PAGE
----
The Great Journey in Photography

Breathe Right

Sandhill Cranes

800mm f5.6 250iso 1/800sec

I have a lot of experience at this one, been doing it my whole life as have you, so it is hard to imagine that I could be doing it wrong. Well, not wrong but just not the best way possible. How you breathe is very important to a bird photographer especially for handheld shots. That’s right, the very action of inhaling oxygen and expelling carbon dioxide is enough to hurt the sharpness of your photographs. If you don’t believe me, keep track of it for a year or two and you will notice there is a difference. I think in the end it is a different strokes for different folk kind of thing but somewhere along the line you are going to need to become as perfectly still as possible in order to make the sharpest images. That means you need to suspend breathing actions for a moment or two. That’s where the different strokes part comes in. Some will say you need to exhale and hold while pressing the shutter, for others it may be far more comfortable to breathe in and hold position and I am not sure there is any practical difference. Here is what you want to do each and every time you make a picture with the camera in your hands. Set a firm foot stance, usually with your legs spread apart slightly, cradle the camera in your established position, draw in both elbows until they are touching your chest, pause breathing and roll your finger over the shutter button and pivot at your hips.

Correct breathing also helps when shooting with a long lens on a tripod. As you drape the hand on top of the lens once again your body needs to become as still as possible. The longer the lens the more motion will be picked up in the image. If you have ever had the chance to shot at over 1,000mm you will know that you can easily see motion from wind and touches even on a sturdy tripod with a gimbal head. So even with plenty of support it is best to practice a good breathing technique.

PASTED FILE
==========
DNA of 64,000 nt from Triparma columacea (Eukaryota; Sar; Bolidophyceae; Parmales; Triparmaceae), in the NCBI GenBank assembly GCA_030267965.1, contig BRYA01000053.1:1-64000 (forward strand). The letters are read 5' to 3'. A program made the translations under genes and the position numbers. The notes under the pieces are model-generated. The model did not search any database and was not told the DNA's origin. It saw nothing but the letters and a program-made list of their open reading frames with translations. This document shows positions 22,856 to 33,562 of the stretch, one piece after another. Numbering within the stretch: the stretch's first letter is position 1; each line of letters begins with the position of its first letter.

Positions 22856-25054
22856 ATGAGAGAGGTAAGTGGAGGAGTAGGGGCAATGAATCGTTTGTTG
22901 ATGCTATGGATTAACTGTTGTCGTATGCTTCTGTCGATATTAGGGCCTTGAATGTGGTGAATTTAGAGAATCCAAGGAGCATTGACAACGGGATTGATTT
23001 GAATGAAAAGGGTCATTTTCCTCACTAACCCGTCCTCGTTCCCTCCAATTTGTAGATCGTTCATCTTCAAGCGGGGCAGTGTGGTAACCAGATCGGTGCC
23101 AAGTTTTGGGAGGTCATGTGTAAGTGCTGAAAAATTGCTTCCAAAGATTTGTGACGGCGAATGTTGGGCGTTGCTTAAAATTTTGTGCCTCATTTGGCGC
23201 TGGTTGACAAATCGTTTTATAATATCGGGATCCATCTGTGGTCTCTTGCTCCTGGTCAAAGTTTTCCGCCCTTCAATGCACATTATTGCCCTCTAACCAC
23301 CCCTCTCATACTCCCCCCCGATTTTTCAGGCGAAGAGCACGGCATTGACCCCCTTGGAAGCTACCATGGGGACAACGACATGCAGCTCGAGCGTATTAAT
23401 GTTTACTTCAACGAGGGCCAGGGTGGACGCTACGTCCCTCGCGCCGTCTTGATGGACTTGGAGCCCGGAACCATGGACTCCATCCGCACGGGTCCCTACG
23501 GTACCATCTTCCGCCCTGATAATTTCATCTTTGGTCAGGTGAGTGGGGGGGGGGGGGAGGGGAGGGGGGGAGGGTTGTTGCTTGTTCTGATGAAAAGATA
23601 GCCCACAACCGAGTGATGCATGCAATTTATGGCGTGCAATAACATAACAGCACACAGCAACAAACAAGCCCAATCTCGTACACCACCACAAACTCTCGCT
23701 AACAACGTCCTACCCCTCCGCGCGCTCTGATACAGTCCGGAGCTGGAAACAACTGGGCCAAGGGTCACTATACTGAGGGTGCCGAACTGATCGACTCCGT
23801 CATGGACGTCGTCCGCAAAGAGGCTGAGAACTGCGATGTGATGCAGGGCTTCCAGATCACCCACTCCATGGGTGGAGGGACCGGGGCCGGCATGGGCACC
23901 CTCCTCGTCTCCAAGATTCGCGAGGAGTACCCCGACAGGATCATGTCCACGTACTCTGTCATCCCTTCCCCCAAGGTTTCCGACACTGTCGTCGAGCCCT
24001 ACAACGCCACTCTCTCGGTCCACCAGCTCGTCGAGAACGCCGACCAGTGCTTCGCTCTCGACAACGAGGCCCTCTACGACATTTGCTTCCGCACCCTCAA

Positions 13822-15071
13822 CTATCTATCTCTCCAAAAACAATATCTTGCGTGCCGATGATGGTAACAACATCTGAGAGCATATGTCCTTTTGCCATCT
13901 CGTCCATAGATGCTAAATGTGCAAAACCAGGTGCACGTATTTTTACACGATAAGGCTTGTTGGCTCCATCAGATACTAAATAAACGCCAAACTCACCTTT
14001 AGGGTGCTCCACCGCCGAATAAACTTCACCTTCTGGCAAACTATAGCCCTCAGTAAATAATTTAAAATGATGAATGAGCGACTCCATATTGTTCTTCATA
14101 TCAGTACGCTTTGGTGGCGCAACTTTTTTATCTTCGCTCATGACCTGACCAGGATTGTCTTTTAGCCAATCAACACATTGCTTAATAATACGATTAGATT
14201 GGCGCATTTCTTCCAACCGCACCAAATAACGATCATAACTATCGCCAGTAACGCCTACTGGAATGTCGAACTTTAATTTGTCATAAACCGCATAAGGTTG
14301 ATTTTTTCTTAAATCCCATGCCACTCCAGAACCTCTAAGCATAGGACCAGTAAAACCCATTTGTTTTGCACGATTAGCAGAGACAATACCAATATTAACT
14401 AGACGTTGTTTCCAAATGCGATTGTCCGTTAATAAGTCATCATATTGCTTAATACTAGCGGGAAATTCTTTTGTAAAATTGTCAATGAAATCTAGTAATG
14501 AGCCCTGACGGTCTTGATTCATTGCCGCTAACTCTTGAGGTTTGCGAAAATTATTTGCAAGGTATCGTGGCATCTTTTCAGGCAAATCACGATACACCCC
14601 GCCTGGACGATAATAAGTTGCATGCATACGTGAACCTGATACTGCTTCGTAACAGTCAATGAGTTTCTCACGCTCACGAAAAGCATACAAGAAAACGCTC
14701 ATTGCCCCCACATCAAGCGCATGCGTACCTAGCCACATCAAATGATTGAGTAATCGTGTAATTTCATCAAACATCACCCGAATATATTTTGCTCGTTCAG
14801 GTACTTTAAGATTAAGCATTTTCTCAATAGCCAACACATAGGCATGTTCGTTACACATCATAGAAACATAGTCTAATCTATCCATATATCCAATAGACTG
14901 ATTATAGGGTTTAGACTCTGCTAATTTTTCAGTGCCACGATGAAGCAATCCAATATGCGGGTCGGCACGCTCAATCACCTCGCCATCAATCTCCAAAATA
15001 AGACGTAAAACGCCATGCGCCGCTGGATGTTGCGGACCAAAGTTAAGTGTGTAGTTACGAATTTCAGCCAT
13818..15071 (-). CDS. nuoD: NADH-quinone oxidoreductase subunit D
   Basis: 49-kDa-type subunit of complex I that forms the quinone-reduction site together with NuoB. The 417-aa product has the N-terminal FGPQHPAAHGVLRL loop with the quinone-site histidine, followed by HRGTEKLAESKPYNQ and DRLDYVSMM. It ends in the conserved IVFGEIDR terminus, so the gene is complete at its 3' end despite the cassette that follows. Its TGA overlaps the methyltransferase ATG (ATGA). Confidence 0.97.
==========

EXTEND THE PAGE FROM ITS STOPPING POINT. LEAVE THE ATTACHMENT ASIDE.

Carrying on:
But wait, there’s more! Yeah, one more thing. Deep breaths. Everyone has heard about count to ten and take some deep breaths to calm down. Well, I think bird photography can be as frustrating as any human event so why not use the tried and true method to get back on an even keel. Wether you are excited because you made a great image, witnessed an unusual event, or are totally frustrated, turn around for a moment and take a bunch of deep breathes. It always helps.


2 responses

  1. Ed

    I go scuba diving and the breath control that I learnt there also helps with photography, breathe long and slow, it really helps you relax 🙂

    April 12, 2013 at 7:12 am

  2. I so relate to this. It’s especially difficult to control your breathing and brace yourself to be as still as possible in high winds while shooting in the desert. It’s exhausting.

    April 12, 2013 at 2:54 pm

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